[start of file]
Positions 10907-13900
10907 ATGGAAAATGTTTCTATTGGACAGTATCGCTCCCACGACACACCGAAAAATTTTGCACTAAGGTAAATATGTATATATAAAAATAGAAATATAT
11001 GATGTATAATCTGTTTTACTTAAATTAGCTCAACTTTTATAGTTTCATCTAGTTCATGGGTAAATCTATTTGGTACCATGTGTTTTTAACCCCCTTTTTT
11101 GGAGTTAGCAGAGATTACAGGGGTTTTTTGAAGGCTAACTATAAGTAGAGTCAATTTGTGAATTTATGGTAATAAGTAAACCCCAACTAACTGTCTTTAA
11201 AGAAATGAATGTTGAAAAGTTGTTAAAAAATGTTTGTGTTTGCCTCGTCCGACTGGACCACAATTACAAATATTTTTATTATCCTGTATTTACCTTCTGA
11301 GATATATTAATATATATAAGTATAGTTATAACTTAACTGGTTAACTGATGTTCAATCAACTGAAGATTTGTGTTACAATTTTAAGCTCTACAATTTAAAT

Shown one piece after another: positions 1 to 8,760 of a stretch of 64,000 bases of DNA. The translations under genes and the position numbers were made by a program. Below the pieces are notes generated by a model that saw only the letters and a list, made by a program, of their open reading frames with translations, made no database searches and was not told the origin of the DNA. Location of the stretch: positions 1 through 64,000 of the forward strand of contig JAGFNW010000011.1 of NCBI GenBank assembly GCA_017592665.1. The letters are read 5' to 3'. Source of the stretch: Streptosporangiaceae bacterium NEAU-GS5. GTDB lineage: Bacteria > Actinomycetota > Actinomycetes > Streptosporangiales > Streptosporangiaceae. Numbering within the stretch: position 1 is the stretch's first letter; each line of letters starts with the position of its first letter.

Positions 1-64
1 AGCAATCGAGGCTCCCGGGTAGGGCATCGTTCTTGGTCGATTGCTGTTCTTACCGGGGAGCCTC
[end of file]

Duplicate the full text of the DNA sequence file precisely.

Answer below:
Positions 10907-13900
10907 ATGGAAAATGTTTCTATTGGACAGTATCGCTCCCACGACACACCGAAAAATTTTGCACTAAGGTAAATATGTATATATAAAAATAGAAATATAT
11001 GATGTATAATCTGTTTTACTTAAATTAGCTCAACTTTTATAGTTTCATCTAGTTCATGGGTAAATCTATTTGGTACCATGTGTTTTTAACCCCCTTTTTT
11101 GGAGTTAGCAGAGATTACAGGGGTTTTTTGAAGGCTAACTATAAGTAGAGTCAATTTGTGAATTTATGGTAATAAGTAAACCCCAACTAACTGTCTTTAA
11201 AGAAATGAATGTTGAAAAGTTGTTAAAAAATGTTTGTGTTTGCCTCGTCCGACTGGACCACAATTACAAATATTTTTATTATCCTGTATTTACCTTCTGA
11301 GATATATTAATATATATAAGTATAGTTATAACTTAACTGGTTAACTGATGTTCAATCAACTGAAGATTTGTGTTACAATTTTAAGCTCTACAATTTAAAT

Shown one piece after another: positions 1 to 8,760 of a stretch of 64,000 bases of DNA. The translations under genes and the position numbers were made by a program. Below the pieces are notes generated by a model that saw only the letters and a list, made by a program, of their open reading frames with translations, made no database searches and was not told the origin of the DNA. Location of the stretch: positions 1 through 64,000 of the forward strand of contig JAGFNW010000011.1 of NCBI GenBank assembly GCA_017592665.1. The letters are read 5' to 3'. Source of the stretch: Streptosporangiaceae bacterium NEAU-GS5. GTDB lineage: Bacteria > Actinomycetota > Actinomycetes > Streptosporangiales > Streptosporangiaceae. Numbering within the stretch: position 1 is the stretch's first letter; each line of letters starts with the position of its first letter.

Positions 1-64
1 AGCAATCGAGGCTCCCGGGTAGGGCATCGTTCTTGGTCGATTGCTGTTCTTACCGGGGAGCCTC